CS 290, CS 390
Internships in Computer Science
Wells College

Here are some guidelines and comments for internships that I sponsor. Please contact me if you have questions. C. Shilepsky


In addition to the formal paperwork (sponsor evaluation, form for CSO), I require the following.
  1. Keep a log of hours, you will need 40 hours for each credit.
  2. Attend the Internship Poster Session and present a poster on your experience in Stratton Atrium on the first Friday of the semesterk, from 12:00-1:20 pm.
  3. A paper describing the internship (see below).

About the Poster

A poster is a convenient and common way to present the results of an experiment or an account of an off-campus experience. It combines some text and illustration with the opportunity for questions and answers in a very concise format. You may wish to select only one or two particularly interesting experiences or observations from your internship and focus your poster on what you learned from these.

The poster should include:
  1. A title strip including the title of your internship, your name, and your sponsor's name and location.
  2. A brief description of your internship (an abstract or summary; you may adapt the summary on your internship registration).
  3. A statement of your special topic(s), or focus of your internship.
  4. An explanation of your activities, observations and/or findings on your topic(s) in any combination of text and illustration which is appropriate for your topic(s).
  5. A brief conclusion.
As a guideline to how much stuff", the poster for a 390-level internship should convey content equivalent to an eight-to-ten page paper (this includes illustrations/graphs/tables and references). The poster for a 290-level internship should convey content equivalent to a three-page paper. This doesn't mean a paper stapled to poster board; instead, make your abstract, background, results, conclusions and illustration captions terse and informative to encompass the appropriate content.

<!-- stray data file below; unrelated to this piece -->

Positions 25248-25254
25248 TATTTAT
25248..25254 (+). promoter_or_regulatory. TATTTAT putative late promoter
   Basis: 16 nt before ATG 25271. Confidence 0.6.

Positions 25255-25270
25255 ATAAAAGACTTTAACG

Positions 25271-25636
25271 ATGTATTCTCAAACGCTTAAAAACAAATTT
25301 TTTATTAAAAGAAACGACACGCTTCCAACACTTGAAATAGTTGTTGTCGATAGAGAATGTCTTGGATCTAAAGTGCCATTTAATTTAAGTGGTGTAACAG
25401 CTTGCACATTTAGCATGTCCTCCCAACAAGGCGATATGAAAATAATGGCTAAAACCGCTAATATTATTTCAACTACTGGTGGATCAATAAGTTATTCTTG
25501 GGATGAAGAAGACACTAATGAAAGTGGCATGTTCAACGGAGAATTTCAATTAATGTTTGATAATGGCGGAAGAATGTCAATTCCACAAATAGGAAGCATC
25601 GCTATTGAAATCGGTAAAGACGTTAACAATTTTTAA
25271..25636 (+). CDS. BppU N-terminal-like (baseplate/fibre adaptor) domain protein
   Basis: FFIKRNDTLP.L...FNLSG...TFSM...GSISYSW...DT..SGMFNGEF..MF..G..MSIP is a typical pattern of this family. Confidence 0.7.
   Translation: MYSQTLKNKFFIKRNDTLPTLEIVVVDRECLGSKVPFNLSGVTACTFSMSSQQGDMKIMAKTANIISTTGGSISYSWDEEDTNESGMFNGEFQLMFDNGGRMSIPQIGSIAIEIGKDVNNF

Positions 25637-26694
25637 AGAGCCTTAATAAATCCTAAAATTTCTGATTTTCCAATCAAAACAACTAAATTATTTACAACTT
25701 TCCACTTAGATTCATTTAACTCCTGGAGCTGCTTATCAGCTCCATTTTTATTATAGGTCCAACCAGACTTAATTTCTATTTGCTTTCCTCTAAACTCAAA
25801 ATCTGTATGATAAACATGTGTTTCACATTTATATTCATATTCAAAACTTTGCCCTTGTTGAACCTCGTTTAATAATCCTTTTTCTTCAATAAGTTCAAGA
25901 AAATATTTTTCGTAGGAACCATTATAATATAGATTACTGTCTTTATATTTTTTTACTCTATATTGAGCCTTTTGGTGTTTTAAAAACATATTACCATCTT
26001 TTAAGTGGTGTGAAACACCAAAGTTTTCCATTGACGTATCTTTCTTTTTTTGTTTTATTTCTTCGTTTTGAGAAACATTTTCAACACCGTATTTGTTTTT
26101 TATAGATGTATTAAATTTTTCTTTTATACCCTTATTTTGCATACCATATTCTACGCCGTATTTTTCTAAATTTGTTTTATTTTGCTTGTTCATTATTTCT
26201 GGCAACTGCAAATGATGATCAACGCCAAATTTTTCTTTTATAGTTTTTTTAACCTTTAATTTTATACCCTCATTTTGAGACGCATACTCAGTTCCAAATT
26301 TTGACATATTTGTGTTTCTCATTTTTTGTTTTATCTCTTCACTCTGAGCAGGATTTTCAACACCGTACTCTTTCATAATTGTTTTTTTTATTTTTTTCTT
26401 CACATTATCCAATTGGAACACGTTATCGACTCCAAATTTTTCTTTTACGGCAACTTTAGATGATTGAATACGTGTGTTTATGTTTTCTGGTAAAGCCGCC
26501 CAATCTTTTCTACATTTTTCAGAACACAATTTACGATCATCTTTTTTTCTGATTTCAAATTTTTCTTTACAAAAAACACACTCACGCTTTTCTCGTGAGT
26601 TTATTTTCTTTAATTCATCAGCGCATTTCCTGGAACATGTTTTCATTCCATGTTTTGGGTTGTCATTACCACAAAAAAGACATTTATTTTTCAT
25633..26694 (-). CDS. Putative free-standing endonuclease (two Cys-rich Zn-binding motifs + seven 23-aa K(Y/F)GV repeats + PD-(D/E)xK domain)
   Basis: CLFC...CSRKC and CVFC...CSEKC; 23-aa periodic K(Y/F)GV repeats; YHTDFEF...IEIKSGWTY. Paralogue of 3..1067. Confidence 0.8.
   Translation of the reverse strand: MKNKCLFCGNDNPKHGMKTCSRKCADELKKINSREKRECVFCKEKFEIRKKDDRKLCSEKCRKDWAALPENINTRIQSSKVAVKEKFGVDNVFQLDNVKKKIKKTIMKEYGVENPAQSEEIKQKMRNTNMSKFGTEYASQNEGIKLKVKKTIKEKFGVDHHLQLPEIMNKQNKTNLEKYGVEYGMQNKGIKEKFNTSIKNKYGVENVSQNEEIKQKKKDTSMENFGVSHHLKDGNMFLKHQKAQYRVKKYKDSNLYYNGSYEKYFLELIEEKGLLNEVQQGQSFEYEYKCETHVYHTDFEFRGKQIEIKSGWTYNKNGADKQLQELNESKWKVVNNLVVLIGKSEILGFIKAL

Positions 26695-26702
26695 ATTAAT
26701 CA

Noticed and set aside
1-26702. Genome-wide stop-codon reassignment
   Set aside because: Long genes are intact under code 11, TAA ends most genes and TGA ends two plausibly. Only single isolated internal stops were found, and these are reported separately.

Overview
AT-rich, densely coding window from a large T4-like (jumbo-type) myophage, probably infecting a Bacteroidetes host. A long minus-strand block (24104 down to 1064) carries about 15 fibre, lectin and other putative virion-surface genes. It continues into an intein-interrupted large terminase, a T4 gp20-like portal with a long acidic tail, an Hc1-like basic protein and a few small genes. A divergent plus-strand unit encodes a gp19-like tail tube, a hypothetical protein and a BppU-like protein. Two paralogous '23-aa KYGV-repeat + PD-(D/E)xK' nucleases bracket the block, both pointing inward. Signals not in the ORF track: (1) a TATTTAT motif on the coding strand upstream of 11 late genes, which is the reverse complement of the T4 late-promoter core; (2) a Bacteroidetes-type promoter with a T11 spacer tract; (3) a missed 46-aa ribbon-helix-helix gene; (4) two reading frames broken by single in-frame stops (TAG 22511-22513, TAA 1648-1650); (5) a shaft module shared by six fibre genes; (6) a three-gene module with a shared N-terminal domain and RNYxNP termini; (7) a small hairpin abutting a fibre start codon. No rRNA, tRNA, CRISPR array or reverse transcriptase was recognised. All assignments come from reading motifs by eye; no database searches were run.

Two pieces of bookstore poster board, or better yet, foam core, will serve a 390-level poster just fine. In order to "present' the poster at the poster session, you stand next to it, direct the viewer's attention through it, and answer questions that viewers ask. The posters will be displayed with those of the Henry Wells scholars who will also share their January experiences. The session uses a Science Colloquium time slot, and will be advertised as a Science Colloquium, so you will also want to circulate and view other posters (you can eat, too!).

Your paper

This should be electronic. I will keep a copy to give other students ideas about what they might do. It shoud be 1 page (single spaced) plus one for every credit you receive. Include:

  1. Your name
  2. The date and location of the internship
  3. Your sponsor's name and position
  4. A description of the company and where you fit in
  5. What you did
  6. What you gained from it
  7. Where it fits in your education and career
  8. An assessment: what worked, what didn't, would you recommend it to another student
  9. Pictures, diagrams, tables that add content (e.g. those you use in the poster),
  10. Correct spelling and grammar

While at the Internship